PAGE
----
On Elizabeth Holloway Marston, And Telling The Truth About Wonder Woman
This past Saturday, February 20th, would have been the 123rd birthday of Elizabeth Holloway Marston. She’s not exactly what you’d call famous, but you’ve probably guessed who she is from the headline and illustration above.
Elizabeth Holloway Marston was a psychologist, and the wife of fellow psychologist William Moulton Marston, who’s credited with creating Wonder Woman. At least, she was one of his wives, depending on how you look at it. She was his legal wife, to be sure, but the two lived with a third partner, Olive Byrne, and each woman bore two of Marston’s children.
Given that it wouldn’t have been safe for the Marstons and Byrne to write or give interviews about their polyamorous lives in first half of the 20th century, there’s a lot we don’t know about the structure of their relationships to each other. A lot of accounts by outsiders make heteronormative assumptions, framing the story as William Marston convincing his wife to let his mistress live with them. But William Marston died in 1947, and the two women lived together until Byrne’s death in the 1980s. We don’t know for sure if they were lovers, but they were certainly partners, and had to have considered each other family.
According to Jill Lepore’s Secret History of Wonder Woman, the family was part of a larger “sex cult” that practiced free love and advocated the superiority of women. Lepore also writes that a third woman, Marjorie Huntley, was an occasional member of their household and helped out with the inking and lettering of Wonder Woman comics.
Elizabeth Holloway Marston was also involved in the production of Wonder Woman, and indeed with her creation. Multiple sources credit her with the idea to make the superhero a woman, including this 1992 profile in the New York Times. It’s hard to know what other ideas were hers, as she and Byrne were clearly close confidantes of her husband. She was also involved with the creation of the polygraph lie detector, for which she similarly receives no credit.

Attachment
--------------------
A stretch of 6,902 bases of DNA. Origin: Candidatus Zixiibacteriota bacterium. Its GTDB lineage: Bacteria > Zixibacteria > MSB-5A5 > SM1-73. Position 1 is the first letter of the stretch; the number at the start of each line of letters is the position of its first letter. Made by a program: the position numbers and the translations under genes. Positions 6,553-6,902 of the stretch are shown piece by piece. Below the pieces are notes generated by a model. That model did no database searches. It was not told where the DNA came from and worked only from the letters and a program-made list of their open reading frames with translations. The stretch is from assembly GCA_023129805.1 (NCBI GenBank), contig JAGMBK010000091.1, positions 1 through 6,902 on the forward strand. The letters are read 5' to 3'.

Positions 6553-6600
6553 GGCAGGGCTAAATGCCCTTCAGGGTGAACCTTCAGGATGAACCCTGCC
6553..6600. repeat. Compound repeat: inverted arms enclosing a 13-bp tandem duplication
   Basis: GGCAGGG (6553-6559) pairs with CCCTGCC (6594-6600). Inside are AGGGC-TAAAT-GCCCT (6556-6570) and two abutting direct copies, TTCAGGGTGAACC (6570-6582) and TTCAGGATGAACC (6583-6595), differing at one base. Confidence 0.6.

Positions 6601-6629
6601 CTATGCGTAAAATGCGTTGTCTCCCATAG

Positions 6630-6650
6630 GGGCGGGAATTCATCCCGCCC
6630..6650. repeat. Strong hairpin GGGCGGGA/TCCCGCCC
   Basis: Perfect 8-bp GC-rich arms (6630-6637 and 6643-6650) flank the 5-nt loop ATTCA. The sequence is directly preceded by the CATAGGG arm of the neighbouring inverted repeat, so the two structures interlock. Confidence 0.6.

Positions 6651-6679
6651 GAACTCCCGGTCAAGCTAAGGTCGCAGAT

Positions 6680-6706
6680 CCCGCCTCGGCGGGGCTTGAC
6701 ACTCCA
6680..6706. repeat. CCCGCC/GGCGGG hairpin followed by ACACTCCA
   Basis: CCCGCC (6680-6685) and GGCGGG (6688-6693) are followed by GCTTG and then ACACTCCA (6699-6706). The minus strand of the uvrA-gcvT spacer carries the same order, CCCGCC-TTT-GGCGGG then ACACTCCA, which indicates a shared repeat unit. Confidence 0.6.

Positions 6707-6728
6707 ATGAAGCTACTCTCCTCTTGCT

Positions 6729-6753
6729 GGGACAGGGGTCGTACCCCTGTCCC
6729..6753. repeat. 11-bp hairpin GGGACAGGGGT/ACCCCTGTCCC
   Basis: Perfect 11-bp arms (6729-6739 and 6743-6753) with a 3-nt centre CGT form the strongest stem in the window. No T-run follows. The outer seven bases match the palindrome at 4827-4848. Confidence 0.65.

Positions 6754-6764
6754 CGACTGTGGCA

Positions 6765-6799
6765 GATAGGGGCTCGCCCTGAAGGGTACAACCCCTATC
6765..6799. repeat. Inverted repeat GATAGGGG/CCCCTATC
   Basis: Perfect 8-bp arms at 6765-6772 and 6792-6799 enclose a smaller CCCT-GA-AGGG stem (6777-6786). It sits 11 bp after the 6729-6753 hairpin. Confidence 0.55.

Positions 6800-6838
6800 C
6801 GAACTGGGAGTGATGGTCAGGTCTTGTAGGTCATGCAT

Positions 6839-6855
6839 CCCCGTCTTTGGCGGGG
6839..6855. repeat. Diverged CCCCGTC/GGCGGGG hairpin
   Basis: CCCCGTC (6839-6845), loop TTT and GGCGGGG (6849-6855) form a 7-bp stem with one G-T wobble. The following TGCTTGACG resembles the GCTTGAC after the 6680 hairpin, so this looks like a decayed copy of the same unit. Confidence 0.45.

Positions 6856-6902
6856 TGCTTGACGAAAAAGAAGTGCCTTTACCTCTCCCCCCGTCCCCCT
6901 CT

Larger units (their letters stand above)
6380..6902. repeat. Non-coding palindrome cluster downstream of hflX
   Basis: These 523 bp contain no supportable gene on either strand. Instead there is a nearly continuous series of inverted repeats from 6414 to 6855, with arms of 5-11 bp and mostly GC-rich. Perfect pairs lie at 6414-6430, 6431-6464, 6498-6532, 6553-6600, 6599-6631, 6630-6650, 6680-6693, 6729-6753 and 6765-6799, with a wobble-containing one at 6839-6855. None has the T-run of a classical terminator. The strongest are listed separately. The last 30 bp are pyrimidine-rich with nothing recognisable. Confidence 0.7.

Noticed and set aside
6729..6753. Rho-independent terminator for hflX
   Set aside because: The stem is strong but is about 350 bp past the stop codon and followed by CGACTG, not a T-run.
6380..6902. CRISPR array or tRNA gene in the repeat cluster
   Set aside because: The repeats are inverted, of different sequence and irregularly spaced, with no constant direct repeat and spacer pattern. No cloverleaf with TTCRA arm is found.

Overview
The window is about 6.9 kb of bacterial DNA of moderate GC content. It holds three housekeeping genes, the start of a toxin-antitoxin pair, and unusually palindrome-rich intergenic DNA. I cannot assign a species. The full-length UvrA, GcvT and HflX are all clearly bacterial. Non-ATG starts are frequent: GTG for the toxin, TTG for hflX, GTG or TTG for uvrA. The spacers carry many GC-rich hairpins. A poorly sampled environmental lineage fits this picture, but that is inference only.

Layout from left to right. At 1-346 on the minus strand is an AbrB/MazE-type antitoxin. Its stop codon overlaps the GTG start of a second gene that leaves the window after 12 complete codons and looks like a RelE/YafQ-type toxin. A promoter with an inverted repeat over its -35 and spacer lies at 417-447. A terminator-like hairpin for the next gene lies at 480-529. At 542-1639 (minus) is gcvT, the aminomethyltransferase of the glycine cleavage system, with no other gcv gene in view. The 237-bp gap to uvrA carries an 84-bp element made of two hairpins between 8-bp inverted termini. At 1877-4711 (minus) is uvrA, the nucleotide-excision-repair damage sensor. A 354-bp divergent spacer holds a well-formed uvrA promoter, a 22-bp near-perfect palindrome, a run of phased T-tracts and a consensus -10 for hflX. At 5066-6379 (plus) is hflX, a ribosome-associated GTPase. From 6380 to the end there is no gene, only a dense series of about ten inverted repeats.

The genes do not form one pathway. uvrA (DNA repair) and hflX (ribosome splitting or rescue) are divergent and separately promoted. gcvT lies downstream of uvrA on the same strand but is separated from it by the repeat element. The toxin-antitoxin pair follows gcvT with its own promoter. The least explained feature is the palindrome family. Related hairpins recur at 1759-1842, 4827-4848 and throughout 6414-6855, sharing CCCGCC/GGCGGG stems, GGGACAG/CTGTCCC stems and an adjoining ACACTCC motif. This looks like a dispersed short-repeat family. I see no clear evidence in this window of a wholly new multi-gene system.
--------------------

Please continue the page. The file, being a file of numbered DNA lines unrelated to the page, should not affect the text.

Men receiving all the credit for collaborations with their wives is nothing new; in fact it might be the sharing of credit that’s a recent development. Margret Rey, for example, wrote the Curious George children’s books alongside her illustrator husband H.A. Rey, but only his name appeared on the covers for decades. Then there are even more egregious examples, like the painter Margaret Keane, whose husband took credit for her sole creations until she took legal action.
So if we acknowledge Elizabeth Holloway Marston as a collaborator in the creation of Wonder Woman, it seems entirely unacceptable to let her go uncredited, especially given the nature of the character. For all that we could quibble about the differences between the Marstons’ female-supremacist philosophy and feminism as we know it, Wonder Woman has long been embraced by feminists, down to appearing on the cover of the first issue of Gloria Steinem’s Ms. magazine. Whatever else she is, Wonder Woman was the first major female superhero, and remains one of the most significant.
With Wonder Woman soon to arrive on the big screen, it’s time that we in comics stop feeling uncomfortable with the circumstances of her creation, and the lives of her creators.